ZSL’s new research shows that vaccination has no negative effects. Undisrupted, ‘normal’ badger behaviour sees badgers in tightly defined communities, which give the best opportunity for vaccination to be effective. Since vaccination is also cheaper and more publicly acceptable, the choice between vaccination and culling should be straightforward.

Bovine TB is a major problem for British cattle farmers, so TB control efforts must be based on the best available evidence. Hopefully, this new research will encourage proper studies of the role that vaccination could play in TB control.

However, to put this in perspective, recent evidence confirms the fact that transmission of TB has very little to do with badgers. At least 96 per cent of re-infection is due to undetected carriers of the bTB Micobacterium in the herd. Current Government policy forces farmers to rely on the infamous skin test to detect and remove infected cows, a course of action which is demonstrably failing. Only an enhanced testing regime can give hope to farmers who are, at present, locked in a hopeless situation.

We must review all the new available science and remove this expensive, ill fated and ineffective policy. It doesn’t support the science, the badgers, the cattle or the farmers.

Ranging behaviour of badgers Meles meles vaccinated with Bacillus Calmette Guerin: http://discovery.ucl.ac.uk/1527401/


Hotel staff ‘beat kitten to death with rolling pin’ after it got trapped in their kitchen and peed

A hotel has been accused of shoving a cat in a plastic bag before beating it to death with a rolling pin after it got trapped in their kitchen.

Bosses at the Royal Oak Hotel in Betwys-y-Coed, north Wales, admitted killing the kitten, but insisted in a now-deleted Facebook status that it was ‘humanely euthanised’.

However, they have refused to elaborate on how the animal met its end.

It has been claimed by many in the area that a young stray cat went into the kitchen and ate a bit of food. The cat reportedly became scared after getting trapped inside and peed in the kitchen.

After finding the cat and the urine, it is then alleged that the staff put the animal into a plastic bag, bludgeoned it to death with a rolling pin and smashed its body against the wall.

The RSPCARSPCA has confirmed it is investigating the hotel over the killing of the cat.

The RSPCA confirmed that it is investigating the claims (Picture: Getty Images)
The RSPCA confirmed that it is investigating the claims (Picture: Getty Images)

Glen Evans, head of the hotel, told local newspaper the Daily Post that he didn’t believe the staff had broken the law in killing the animal.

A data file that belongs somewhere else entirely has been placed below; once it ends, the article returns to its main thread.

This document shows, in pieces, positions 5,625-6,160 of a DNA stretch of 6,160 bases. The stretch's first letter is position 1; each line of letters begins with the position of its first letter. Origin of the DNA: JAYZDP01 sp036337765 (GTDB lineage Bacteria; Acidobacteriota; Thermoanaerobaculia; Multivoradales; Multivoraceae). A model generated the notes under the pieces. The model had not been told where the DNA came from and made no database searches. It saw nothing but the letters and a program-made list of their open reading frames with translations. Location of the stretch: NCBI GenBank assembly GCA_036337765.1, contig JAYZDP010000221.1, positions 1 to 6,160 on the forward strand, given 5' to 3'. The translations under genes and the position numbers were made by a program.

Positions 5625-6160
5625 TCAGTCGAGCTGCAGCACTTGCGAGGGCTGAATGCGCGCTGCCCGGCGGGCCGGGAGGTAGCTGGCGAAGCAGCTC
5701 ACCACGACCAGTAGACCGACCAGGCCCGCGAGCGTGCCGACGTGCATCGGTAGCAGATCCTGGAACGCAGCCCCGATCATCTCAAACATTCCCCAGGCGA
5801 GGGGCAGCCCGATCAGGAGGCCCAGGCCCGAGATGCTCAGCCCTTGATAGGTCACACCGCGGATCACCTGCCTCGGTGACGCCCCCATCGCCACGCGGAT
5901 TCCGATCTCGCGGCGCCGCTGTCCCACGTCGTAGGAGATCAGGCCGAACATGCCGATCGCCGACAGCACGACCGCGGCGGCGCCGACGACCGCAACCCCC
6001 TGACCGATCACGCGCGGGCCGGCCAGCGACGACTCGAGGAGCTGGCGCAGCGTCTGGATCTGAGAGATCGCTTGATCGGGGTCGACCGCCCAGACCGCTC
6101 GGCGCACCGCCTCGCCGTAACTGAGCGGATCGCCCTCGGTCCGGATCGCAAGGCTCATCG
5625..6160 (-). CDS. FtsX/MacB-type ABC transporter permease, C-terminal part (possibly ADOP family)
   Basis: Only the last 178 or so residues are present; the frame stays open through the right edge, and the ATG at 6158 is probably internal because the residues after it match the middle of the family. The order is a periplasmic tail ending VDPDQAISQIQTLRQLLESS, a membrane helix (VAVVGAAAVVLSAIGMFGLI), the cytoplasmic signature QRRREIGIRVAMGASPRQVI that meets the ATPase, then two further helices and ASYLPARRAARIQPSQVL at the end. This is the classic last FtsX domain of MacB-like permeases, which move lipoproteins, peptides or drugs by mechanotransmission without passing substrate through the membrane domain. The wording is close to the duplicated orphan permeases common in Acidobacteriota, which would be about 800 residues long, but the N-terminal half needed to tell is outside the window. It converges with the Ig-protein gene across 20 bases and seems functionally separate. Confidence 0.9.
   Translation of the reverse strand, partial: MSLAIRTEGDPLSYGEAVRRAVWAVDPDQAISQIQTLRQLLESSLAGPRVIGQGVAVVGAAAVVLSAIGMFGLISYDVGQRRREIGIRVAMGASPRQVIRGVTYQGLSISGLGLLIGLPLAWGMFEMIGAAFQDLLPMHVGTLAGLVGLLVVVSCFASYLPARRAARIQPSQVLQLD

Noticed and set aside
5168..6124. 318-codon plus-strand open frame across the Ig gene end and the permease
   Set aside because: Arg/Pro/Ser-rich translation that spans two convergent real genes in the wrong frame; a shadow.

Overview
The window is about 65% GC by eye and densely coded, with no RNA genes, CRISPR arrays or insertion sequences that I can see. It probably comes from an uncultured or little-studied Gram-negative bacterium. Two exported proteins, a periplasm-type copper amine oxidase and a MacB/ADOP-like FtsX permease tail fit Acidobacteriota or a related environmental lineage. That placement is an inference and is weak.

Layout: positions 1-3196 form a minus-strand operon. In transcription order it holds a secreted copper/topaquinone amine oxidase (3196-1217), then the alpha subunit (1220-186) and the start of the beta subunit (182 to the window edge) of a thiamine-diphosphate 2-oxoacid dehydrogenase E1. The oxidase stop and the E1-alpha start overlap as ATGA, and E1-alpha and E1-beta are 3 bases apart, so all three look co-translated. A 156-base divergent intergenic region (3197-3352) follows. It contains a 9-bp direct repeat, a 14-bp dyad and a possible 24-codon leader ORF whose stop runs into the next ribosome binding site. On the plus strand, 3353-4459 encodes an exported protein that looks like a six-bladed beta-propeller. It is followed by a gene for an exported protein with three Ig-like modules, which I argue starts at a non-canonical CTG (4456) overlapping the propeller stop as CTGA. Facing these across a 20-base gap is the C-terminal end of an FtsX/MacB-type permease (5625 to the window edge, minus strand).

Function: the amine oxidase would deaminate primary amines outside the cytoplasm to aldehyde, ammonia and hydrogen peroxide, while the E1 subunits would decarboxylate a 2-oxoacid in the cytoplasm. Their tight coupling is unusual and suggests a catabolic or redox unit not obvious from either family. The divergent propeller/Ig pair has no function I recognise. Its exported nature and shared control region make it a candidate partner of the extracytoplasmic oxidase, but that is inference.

‘In hindsight of course I wish things were dealt with differently,’ he said. ‘But unless new information comes to light, the staff have not done anything unlawful.’

Claims that the cat met a horrific end were posted on the hotel’s Facebook page, which has since been deleted. However, their separate restaurant page is still live and has been flooded with one-star reviews.

The stray cat, not pictured, was killed by hotel staff (Picture: Getty Images)
The stray cat, not pictured, was killed by hotel staff (Picture: Getty Images)

One commenter, Jan King, wrote: ‘I am appalled to have read of the sub-human way that the poor kitten was bludgeoned to death by your staff. I hope the karma police are visiting you as I type, I also hope that you do get boycotted. I for one would never, ever want to stay around your sort. Disgusting.’

Another, Sooz McLean, added: ‘There is a reason that sweet, innocent, defenceless kitten was feral – the truth is it was either abandoned by someone or was born that way.

‘Just the same as any other normal living animal he/she needed food and unfortunately ended up at your business, looking for food and maybe a kind hand to help, care for and love him/her.

‘And what did you do – you battered that kitten to death inside a bag.’

The statement posted to the hotel's now-deleted Facebook page (Picture: Facebook)
The statement posted to the hotel’s now-deleted Facebook page (Picture: Facebook)

In a statement on the Royal Oak’s now-deleted Facebook page, the hotel said: ‘It was with regret that the feral cat was humanely euthanised as lawfully provided for when dealing with any animal legally classified as vermin.

‘Having reflected upon their actions, the staff involved understand why such an incident will upset people as the destruction of any animal is regrettable no matter what the circumstances.’

A spokesman for RSPCA Cymru told Metro.co.uk: ‘We can confirm that we are investigating reports about the death of a cat in the Betws-Y-Coed area. This is an on-going investigation, and we cannot comment further at this time.

‘We urge any member of the public with information to contact our 24-hour Cruelty Line on 0300 1234 999.’

Article taken from: http://metro.co.uk/2016/12/08/hotel-staff-beat-kitten-to-death-with-rolling-pin-after-it-got-trapped-in-their-kitchen-and-peed-6308994/?ito=facebook

Related story: Betws y Coed hotel staff SACKED after feral cat death (Daily Post)


Plan for Scotland’s first industrial puppy farm in Ayrshire met with fierce objections

Plans to create Scotland’s first industrial puppy farm have sparked outrage.

The remote Ayrshire facility would house 40 dogs in a disused stable block, churning out puppies for cash.